If the Caps fail to make the playoffs this season, then Ovechkin should be held just as accountable as George McPhee. Whether there is a new GM brought in or not, the team needs to radically shift away from revolving everything around a former superstar who, the last few seasons anyway, has been just an above-average player.
That does not necessarily mean trading Ovechkin away or anything like that. He is still a very talented player who is a threat to score whenever he steps on the ice. And with that contract of his, a 13-year, $124 million monster (Sportsnet.ca), trading Ovechkin is almost an impossibility anyway.
But that also does not mean the Caps can't rebuild with the mindset that Ovechkin is just a piece of the puzzle, as opposed to being the puzzle itself.
Thus far this season, Ovechkin's numbers have been fairly average. He has five goals and five assists through 15 games. He would be on pace for 27 goals, 27 assists and 54 points if an 82-game schedule were being played.
That would be a career low in goals, would tie him for a career low in assists and would be a career low in points. Pretty average indeed.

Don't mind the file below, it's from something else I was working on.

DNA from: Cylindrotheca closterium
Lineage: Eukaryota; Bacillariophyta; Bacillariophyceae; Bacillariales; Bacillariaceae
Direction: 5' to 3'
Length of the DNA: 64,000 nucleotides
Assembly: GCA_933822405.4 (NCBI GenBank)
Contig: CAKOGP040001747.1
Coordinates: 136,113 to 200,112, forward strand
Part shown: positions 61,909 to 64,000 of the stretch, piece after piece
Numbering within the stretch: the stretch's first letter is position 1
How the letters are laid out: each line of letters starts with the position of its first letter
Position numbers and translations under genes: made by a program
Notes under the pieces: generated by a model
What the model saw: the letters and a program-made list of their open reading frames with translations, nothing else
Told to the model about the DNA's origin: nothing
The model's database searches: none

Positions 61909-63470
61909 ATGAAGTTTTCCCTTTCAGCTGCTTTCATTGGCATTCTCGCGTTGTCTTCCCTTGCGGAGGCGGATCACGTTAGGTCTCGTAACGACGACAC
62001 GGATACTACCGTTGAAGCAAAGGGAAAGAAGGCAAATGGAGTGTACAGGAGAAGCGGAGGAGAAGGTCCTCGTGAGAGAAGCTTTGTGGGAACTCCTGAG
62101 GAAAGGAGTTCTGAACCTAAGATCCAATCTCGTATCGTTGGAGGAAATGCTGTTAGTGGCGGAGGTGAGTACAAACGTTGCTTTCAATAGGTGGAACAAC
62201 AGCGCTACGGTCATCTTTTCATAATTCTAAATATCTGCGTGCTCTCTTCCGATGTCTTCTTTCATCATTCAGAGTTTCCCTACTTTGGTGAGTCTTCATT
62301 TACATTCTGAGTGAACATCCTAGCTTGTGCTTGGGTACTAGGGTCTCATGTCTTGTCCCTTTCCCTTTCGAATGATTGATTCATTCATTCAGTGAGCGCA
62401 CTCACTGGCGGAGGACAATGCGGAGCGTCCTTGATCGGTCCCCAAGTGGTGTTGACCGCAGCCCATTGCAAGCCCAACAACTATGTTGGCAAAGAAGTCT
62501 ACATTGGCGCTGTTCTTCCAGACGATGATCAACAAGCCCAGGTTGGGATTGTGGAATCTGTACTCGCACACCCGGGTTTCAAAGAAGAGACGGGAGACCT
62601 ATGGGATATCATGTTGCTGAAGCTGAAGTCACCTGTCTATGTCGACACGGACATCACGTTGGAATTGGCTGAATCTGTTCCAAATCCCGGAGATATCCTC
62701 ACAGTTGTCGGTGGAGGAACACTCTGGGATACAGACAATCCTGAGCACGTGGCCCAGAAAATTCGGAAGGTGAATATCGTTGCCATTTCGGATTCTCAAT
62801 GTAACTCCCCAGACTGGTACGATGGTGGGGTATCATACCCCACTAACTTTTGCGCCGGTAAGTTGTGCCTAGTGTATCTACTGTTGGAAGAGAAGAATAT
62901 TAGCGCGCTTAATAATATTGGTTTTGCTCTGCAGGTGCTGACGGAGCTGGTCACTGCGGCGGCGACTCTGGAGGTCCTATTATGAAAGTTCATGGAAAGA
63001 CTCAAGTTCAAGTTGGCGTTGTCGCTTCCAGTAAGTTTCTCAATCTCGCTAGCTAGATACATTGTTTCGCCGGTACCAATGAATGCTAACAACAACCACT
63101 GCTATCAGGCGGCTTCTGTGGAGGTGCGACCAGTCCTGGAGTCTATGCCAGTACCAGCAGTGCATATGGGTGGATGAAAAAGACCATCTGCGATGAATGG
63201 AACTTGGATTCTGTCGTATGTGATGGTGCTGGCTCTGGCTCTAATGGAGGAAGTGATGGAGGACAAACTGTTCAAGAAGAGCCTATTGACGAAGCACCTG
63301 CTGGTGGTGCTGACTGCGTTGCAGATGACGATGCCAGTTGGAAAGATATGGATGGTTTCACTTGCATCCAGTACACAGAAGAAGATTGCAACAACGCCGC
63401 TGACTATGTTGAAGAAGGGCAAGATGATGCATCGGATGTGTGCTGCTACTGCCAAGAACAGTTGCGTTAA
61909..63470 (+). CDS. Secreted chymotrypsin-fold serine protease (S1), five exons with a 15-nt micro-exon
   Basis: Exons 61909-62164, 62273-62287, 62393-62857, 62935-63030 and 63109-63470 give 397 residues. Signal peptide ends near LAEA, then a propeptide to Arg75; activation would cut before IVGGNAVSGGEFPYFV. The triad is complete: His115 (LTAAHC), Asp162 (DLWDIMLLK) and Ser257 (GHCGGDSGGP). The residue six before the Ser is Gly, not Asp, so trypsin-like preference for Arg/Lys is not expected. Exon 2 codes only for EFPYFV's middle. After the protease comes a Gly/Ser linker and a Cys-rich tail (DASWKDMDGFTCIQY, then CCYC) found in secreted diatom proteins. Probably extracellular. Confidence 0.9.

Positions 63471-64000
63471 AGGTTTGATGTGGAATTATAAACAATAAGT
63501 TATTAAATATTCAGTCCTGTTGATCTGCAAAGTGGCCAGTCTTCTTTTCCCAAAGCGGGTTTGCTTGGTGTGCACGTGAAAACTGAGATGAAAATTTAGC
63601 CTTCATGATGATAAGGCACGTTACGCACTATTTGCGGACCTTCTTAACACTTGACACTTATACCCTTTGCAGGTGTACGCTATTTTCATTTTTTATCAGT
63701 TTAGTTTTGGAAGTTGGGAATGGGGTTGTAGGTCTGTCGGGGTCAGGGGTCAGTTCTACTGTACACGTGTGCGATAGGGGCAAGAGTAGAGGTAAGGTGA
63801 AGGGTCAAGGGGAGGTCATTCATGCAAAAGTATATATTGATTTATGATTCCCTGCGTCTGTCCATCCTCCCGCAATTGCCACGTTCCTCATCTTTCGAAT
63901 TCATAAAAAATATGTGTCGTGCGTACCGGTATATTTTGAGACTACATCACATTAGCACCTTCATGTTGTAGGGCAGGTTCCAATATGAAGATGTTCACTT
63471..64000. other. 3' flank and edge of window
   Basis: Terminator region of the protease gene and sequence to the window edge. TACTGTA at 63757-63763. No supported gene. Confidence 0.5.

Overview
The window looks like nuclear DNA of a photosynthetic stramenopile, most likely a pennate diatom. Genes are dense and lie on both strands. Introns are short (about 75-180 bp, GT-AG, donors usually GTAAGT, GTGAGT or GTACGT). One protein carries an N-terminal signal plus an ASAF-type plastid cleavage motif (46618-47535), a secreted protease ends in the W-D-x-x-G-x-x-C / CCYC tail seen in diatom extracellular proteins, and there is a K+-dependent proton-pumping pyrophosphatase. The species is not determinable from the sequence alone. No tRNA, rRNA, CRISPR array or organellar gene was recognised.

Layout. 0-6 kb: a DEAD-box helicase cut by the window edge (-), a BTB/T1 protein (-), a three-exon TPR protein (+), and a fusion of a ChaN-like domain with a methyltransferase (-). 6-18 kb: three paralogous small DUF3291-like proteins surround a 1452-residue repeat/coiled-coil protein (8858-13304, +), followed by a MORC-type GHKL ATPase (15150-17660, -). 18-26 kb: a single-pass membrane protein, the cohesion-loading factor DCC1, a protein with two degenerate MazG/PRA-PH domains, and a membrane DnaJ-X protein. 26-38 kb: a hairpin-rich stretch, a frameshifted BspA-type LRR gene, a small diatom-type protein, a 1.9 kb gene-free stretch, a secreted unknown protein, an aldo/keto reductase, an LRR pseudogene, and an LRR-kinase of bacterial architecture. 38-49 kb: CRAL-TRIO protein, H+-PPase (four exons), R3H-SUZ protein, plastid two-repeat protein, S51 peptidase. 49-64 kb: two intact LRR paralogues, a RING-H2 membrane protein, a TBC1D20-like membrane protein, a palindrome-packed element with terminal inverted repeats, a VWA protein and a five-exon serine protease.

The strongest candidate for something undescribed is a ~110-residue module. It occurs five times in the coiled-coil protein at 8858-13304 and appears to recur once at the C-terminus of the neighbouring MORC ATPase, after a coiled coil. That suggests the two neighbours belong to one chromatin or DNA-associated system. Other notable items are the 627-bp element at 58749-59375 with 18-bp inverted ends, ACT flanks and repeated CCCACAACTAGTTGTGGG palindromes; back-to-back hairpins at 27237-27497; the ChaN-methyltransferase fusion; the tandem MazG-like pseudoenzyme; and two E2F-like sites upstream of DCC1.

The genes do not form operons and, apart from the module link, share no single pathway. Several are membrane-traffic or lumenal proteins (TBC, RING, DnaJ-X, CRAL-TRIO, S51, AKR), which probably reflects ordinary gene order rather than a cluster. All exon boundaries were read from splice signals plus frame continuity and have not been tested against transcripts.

If the Caps fail to make the playoffs this season, and if they want to get to the next level by way of a rebuild, then they must rebuild with the understanding that Alexander Ovechkin is no longer the elite player he was a few seasons ago.
Could Evgeny Kuznetsov be the face of the future for the Caps?
A big reason why Caps fans should not fear the idea of a complete rebuild is because the Caps have plenty of excellent prospects who should be arriving in D.C. in the next few years and who can all transform the franchise back into contenders.
Possibly the best of this new crop of prospects is Evgeny Kuznetsov.
Kuznetsov was selected No. 26 overall by the Caps in the 2010 NHL draft. The 20-year-old center can do it all. He can skate with the best of them. He can pass. He can score. He can make plays. He has fantastic vision. He has even improved his game as a penalty killer.
And at 6'3" and 187 pounds, Kuznetsov can be as physical as he wants to be.